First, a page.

Give thanks that God hears you and delivers you. On many other occasions, the psalms also recorded David’s gratitude that God heard him and delivered him: “I was crying out to the LORD with my voice, and He answered me from His holy mountain. Selah” (Ps. 3:4). “But know that the LORD has set apart the godly person for Himself; the LORD hears when I call to Him.” (Ps. 4:3). “Leave me, all you who practice injustice, for the LORD has heard the sound of my weeping.” (Ps. 6:8). “In my distress I called upon the LORD, and cried to my God for help; He heard my voice from His temple, and my cry for help before Him came into His ears.” (Ps. 18:6). “Blessed be the LORD, because He has heard the sound of my pleading.” (Ps. 28:6). Whenever God hears your prayers and delivers you, God also deserves your praise. This will boost your faith. It will also encourage others to turn to God for deliverance during their times of trials or pain.
David confidently proclaimed that his enemies would fail. Knowing that God would keep His promises, David prayed with that his enemies would face God’s judgment: “10 All my enemies will be put to shame and greatly horrified; they shall turn back, they will suddenly be put to shame.” (Ps. 6:10). God did not cause David’s enemies to attack him. But God did temporarily lift His hand of protection. This in turn caused David to turn back to God. God then fulfilled His promises of justice against David’s enemies.
David prayed God’s promises to protect David from his enemies. David’s prayer against his enemies was not a desire for vengeance. Instead, David prayed in faith with the promises that God previously gave David in the first two psalms: “The confidence that returns in Ps 6:8-10 is like a shoot from a stump whose roots are firmly planted in soils of Pss 1 and 2. Yahweh’s decree in Ps 2 and the blessings described in Ps 1 enable David to warn his enemies that Yahweh has heard his prayers and will punish them . . . The fact that Yahweh has heard David’s plea that Yahweh ‘turn’ (6:4 [MT 6:2-4]) means that the enemies are about to experience what Yahweh said they would in Pss 1 and 2. Thus, David announces in 6:10 (MT 6:11) that they will be shamed and ‘terrified’ – again using the term from 2:5, but this time the right people experience the terror – those who hate the Lord’s anointed. When they turn back from their wicked plots (2:1-3) and experience their sudden shaming it will be like wind driving away chaff (1:4), like the way of the wicked perishing (1:6), like those who have received fair warning being destroyed in the way (2:12).” (James M. Hamilton Jr., Evangelical Bible Theology Commentary Psalms (Vol. I: Psalms 1-72) (Lexham Academic 2021) p. 135) (italics in original).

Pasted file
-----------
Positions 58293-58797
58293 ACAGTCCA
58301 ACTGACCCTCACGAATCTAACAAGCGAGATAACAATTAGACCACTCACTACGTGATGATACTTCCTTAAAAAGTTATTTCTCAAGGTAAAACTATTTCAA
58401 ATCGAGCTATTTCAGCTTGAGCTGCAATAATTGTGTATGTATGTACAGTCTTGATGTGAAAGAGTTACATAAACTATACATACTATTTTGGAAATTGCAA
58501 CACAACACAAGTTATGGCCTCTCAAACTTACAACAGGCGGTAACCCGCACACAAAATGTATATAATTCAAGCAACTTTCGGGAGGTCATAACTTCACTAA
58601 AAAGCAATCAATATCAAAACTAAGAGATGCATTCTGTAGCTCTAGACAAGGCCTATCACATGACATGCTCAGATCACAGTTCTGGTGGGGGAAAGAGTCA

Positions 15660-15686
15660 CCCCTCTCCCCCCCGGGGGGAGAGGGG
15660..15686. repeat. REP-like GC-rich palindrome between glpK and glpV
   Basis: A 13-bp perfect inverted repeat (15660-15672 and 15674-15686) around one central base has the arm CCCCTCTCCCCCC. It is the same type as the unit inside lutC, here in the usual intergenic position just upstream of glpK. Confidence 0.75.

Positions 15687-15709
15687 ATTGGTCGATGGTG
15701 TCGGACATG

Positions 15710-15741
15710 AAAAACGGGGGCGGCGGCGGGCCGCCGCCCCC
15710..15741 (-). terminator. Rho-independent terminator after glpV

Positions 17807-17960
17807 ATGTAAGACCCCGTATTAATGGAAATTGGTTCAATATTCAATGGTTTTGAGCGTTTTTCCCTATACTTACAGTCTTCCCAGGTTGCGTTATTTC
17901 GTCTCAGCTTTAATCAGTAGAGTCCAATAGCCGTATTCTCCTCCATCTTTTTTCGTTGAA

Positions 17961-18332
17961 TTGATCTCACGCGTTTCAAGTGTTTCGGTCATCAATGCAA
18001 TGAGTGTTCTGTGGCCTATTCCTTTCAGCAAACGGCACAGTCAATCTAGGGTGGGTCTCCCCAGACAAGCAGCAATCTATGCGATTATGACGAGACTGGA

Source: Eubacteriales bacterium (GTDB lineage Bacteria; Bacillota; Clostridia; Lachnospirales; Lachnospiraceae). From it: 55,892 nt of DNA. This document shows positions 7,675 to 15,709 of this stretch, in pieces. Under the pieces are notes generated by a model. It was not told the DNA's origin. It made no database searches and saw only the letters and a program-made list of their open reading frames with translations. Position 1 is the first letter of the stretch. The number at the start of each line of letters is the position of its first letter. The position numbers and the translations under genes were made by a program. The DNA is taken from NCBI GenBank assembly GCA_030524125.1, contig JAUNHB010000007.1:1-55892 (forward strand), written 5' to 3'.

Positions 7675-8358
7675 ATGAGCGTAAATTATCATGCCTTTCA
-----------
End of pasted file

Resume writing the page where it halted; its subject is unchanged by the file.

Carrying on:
God’s mercy and grace can also grow your faith. Jesus is both the author and perfector of your faith: “looking only at Jesus, the originator and perfecter of the faith, who for the joy set before Him endured the cross, despising the shame, and has sat down at the right hand of the throne of God.” (Heb. 12:2). This means that He will develop and grow your faith. Part of this comes from experiencing His faithfulness and His mercy and grace. Another part of this comes from reading or hearing His promises: “So faith comes from hearing, and hearing by the word of Christ.” (Ro. 10:17). If you know His promises, you can pray in faith for God to bless you with His mercy and grace the same way David did. If He delivers you or comforts you and you give Him the credit, your faith will also grow.
God puts you through trials so that you may rely upon Him. God frequently tests His people to draw them back to Him: “for God has come in order to test you, and in order that the fear of Him may remain with you, so that you may not sin.” (Ex. 20:20(b); Dt. 8:2). David also warned that even the righteous are not beyond God’s testing: “The Lord tests the righteous and the wicked . . .” (Ps. 11:5; Jer. 17:10). When you are tested, you may find that your heart has hidden anger, lust, or covetousness. When God exposes wickedness, He expects you to repent of it (Jer. 17:9). David invited God’s testing to show him where he needed to change (Ps. 139:23). Your trials should produce both perseverance and endurance (Ro. 5:3; Jam. 1:2-3). Paul advised that God put him through trials so that he would rely upon Him and not his own strength (2 Cor. 1:8-10). When you face trials, do you turn to Jesus to build up your faith?
Jesus sometimes takes you into the wilderness so that you will listen. In Hosea 2:14, God says “Therefore, behold, I will allure her, bring her into the wilderness and speak kindly to her.” Sometimes life becomes so busy that you can’t hear the Holy Spirit’s direction. Sometimes, He must pull you into the wilderness before you will listen. If every minute of your day is filled with activity, how much time does He have to speak with you?